I got to chat to Inspector Spacetime over a beer about his new costume, and after the con was over, had the pleasure of Philip Hinchcliffe sitting down with me and my other half Barry for a quiet chat in the lobby. Even on Wednesday, three days after the con was technically over, Sylvester McCoy was still there, and was nice enough to join me and a group of friends for lunch at LA airport’s rather freaky Encounter restaurant:

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The Seventh Doctor encounters his deadliest enemy – the Shrimp Cocktail.

What to expect from Gallifrey One – a brief guide.

1. Enormous quantities of alcohol.

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Each night (but especially on the last night, Sunday), an unofficial gathering of the more alcoholically minded takes place outside hotel bar Champions in the hotel lobby. This has become known as Lobbycon. Much alcohol will be consumed there, while discussing such lofty topics as whether Steven Moffat is a better writer than Russell T Davies, or whether next year’s returning monster really ought to be the Nimon.

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Terror of the DVD Content Producer: When Steve Roberts Attacks

Also, there are room parties, at which people bring their own (vastly cheaper) booze. One of the best is the Friday night bash in room 110, run by the splendid Shawn Sulma, Andrew Trembley and Kevin Roche. This year, Kevin brought a small robot which dispensed cocktails of prodigious strength at the press of a keypad. I may have had too many of them.

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2. A certain amount of debauchery.

Contrary to popular opinion, not only do Doctor Who fans have sex drives, they sometimes even get to exercise them. Stick hundreds of them in a hotel with many rooms, lots of alcohol, and a hot tub, and occasionally adult-themed things happen. These are, of course, totally unofficial.

Also contrary to popular opinion, many Doctor Who fans actually are rather attractive, which helps grease the wheels (so to speak). Me being me, it was the men who took my eye, and I took some pictures (with their permission) to prove that nerds can be sexy too. And no, nothing happened with me and any of them – I’m a good boy.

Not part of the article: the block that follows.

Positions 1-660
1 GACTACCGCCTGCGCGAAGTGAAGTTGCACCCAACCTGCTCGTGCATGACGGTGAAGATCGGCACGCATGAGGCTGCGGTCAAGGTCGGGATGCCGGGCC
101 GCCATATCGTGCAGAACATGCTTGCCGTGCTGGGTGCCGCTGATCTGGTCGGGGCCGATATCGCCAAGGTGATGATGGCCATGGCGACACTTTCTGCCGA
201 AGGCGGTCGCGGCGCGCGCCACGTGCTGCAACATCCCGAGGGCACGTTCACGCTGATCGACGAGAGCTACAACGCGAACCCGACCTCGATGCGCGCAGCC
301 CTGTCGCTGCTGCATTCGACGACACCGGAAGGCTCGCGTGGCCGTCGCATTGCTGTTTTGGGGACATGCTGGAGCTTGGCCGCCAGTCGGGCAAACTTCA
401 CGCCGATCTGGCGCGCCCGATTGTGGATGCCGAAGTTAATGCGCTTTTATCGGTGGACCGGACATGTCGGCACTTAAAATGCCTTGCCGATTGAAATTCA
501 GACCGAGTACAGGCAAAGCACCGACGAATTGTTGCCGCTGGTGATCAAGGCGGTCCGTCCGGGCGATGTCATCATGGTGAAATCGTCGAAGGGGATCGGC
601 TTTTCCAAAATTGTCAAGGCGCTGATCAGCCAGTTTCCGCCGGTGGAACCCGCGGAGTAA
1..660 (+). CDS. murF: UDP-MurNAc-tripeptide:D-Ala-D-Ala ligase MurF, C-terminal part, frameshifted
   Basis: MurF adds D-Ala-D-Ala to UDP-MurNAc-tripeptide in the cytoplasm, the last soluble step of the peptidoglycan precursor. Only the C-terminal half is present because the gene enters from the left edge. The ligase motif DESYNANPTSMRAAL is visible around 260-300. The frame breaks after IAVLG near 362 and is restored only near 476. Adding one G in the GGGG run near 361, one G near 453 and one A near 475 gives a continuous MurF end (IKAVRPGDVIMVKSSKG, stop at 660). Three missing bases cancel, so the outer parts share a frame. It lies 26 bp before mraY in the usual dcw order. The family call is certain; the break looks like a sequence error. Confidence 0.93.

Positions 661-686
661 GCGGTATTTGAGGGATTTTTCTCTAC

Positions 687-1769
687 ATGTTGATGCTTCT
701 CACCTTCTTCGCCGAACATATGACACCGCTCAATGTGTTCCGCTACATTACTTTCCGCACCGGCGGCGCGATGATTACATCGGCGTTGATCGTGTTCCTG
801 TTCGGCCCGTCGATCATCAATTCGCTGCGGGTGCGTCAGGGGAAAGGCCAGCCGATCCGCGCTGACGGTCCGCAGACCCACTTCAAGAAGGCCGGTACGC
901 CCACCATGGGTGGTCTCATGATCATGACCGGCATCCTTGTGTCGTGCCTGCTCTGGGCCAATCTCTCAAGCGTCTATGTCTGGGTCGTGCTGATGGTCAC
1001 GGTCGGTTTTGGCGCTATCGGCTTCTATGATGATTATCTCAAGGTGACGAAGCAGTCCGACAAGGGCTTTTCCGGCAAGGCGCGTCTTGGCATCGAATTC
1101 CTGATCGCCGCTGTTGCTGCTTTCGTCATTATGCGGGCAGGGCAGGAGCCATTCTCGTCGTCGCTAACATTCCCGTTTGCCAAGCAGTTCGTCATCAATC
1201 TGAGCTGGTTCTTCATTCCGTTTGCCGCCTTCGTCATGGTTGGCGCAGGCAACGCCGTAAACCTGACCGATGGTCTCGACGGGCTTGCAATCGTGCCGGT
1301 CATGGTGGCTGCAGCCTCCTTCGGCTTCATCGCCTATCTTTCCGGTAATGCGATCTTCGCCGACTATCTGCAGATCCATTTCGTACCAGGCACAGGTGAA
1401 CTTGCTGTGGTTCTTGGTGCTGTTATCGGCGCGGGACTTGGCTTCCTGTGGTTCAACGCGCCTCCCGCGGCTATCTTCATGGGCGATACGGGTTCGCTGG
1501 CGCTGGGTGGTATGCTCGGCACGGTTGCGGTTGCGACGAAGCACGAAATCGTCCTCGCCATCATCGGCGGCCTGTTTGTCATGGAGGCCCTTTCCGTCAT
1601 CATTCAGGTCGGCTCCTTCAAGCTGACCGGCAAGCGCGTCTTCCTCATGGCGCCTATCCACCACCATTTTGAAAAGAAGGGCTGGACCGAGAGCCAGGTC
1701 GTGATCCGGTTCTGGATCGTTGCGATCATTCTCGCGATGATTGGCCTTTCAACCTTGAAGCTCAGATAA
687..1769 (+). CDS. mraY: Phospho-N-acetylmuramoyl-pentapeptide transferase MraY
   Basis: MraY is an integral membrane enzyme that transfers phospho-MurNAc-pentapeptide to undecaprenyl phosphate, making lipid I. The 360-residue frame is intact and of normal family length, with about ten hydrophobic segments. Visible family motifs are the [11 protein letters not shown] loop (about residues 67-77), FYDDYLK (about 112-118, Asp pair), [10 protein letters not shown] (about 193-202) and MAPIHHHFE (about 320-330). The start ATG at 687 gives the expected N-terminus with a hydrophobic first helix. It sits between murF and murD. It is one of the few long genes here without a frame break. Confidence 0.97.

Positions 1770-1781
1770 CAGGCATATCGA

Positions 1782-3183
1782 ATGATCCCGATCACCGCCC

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3. Enormously long autograph queues.

I don’t really do autographs. But a lot of my friends do. And so do a lot of other people, especially now the con’s getting so big. If you want that precious signature or photo with the show’s stars, have patience – it could be a long wait.

4. Gary Russell.

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Former actor turned Who scribe turned all-purpose Who superstar Gary is there every year, usually functioning as interviewer on the panels. As an interviewer, Gary is brilliant – sharp, bitchy, clever, and with a perfect rapport with the guests, many of whom he’s known for years. He has the great interviewers’ gift of making the whole thing seem effortless – knowing when to be quiet and give the guests their head, when to prompt them, and how to put them at their ease. Any panel with Gary hosting it is usually worth seeing for him as much as the guest he’s interviewing.

5. Meeting lots of new friends.

Gallifrey One is, more than any other convention I’ve been to, a friendly event built as much on social interaction as showmanship. Every year, I come away with a crop of new Facebook friends, many of whom I then see the next year, when I meet more. It can end up being quite difficult spending more than a couple of minutes with some of them every year when you know so many people – to those I barely saw this year, I can only apologise and say that next year, I’ll try harder! And don’t worry if you (drunkenly, perhaps) don’t remember their names when you see them next year – that’s what name badges are for.

6. Ribbons.